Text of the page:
Six Feet Over It
Quite often when I'm reading YA novels, I'll measure them by what my teenage self might have thought. (You know, back in the dinosaur days before the term YA was even invented.) I tend to read a lot of YA that that version of myself would've been drawn to. Amy of 1989 would've loved Six Feet Over It​ by Jennifer Longo. It is set in a cemetery (we goth girls love cemeteries), with a sarcastic, shuttered-down girl who is trying to grieve for the death of her best friend (my best friend never died, but I did have a sort of unhealthy fascination with death, thanks to Sylvia Plath) and an unattainable but eminently beautiful boy (it's sort of a long story).

Seventeen-year-old Amy might've stolen it from the library, in fact, and kept it for her own.

As a grown up, I liked it quite a bit, too. It tells the story of Leigh, whose father one day (after her sister has finally entered remission from her leukemia) decides to move their family from Orange County to an inland, Northern California town. Where he has purchased the local cemetery, which will be the new source of their family’s income. And Leigh, he decides, will contribute by selling cemetery plots.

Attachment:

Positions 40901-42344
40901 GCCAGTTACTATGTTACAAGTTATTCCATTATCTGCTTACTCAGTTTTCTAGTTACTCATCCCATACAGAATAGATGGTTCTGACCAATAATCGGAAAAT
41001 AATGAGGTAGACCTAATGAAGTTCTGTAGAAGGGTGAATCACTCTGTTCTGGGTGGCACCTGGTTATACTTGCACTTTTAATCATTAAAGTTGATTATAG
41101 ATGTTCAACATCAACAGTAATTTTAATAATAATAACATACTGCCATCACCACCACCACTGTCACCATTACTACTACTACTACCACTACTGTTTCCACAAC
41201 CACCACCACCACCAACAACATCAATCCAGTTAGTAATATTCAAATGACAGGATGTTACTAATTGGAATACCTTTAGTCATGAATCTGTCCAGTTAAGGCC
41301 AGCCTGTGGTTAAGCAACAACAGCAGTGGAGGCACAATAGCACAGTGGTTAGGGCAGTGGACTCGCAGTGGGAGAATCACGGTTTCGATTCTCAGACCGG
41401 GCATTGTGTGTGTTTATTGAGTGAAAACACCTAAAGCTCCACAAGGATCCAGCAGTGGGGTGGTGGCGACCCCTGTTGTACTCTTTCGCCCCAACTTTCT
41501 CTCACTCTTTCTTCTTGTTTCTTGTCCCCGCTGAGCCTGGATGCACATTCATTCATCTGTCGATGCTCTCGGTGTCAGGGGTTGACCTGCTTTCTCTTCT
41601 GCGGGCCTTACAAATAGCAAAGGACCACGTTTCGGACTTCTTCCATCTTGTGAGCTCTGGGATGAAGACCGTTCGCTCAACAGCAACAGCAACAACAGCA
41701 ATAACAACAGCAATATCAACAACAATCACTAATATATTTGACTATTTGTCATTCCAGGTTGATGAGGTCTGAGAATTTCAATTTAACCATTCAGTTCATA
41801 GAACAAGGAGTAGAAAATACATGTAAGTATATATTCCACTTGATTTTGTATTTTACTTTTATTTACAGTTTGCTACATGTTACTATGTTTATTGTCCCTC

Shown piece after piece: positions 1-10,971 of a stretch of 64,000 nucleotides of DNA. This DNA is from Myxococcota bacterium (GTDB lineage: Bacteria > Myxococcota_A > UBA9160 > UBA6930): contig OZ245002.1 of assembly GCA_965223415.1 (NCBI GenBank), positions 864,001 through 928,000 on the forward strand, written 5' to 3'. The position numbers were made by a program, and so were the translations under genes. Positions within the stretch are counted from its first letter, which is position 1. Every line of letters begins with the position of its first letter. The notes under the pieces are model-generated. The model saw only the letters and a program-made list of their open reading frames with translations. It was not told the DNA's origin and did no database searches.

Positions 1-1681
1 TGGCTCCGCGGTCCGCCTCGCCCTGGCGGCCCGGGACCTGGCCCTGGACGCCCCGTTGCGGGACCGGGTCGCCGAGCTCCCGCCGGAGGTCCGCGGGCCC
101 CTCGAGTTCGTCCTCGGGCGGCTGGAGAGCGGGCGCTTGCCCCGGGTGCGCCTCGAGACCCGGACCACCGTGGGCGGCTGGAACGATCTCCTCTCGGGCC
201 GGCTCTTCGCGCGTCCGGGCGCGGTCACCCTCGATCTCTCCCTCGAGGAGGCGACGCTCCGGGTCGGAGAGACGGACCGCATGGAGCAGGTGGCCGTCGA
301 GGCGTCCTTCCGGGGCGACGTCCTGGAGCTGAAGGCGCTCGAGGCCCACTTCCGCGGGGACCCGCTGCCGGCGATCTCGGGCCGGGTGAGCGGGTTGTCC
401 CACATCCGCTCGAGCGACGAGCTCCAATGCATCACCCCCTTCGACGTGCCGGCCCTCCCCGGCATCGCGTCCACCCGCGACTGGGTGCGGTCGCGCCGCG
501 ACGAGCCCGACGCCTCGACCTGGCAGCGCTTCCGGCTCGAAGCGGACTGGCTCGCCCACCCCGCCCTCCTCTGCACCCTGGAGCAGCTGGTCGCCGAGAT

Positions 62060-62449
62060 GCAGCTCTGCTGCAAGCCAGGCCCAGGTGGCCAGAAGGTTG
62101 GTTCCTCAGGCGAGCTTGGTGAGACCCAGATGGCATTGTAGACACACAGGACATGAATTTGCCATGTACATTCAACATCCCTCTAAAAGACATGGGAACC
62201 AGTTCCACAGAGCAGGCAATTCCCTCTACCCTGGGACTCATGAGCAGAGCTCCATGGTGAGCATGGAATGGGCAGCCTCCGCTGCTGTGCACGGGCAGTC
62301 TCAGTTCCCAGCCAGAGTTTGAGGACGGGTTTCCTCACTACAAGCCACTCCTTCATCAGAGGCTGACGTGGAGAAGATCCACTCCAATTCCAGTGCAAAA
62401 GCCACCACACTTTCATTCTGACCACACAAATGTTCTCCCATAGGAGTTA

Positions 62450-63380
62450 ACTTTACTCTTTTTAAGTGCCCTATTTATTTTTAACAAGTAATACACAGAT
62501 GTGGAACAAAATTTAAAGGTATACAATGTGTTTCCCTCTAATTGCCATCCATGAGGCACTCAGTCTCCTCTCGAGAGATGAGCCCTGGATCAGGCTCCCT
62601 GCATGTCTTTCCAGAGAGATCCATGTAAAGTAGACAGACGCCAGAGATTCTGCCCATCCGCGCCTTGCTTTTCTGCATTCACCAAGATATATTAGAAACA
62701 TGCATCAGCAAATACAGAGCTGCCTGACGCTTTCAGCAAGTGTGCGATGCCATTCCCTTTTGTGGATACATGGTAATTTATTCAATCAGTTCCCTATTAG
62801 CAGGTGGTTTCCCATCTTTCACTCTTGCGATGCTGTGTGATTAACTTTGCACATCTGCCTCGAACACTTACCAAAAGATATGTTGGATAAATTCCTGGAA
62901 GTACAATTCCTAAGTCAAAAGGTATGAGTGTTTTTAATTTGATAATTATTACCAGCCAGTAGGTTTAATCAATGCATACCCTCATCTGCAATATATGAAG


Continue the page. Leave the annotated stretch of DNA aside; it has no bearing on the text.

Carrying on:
She's not entirely thrilled with this situation. 

But it turns out that her bumbling father and apathetic mother bring her to the right place and the right people who eventually help her to figure out her place in the world. The new caretaker at the cemetery becomes her friend (and possible love interest), and the florist’s daughter tries to become her friend. (By the way: The florist is obsessed with Tolkein; he names his home Rivendell and all of his children are named after characters from The Lord of the Rings. How could I not love this book?) Leigh struggles, and reads a lot of Ovid and Homer and poetry, and tries to ignore her grief. And then she finally grieves, and has an adventure.

What was the last book you read in 2014? Or your favorite?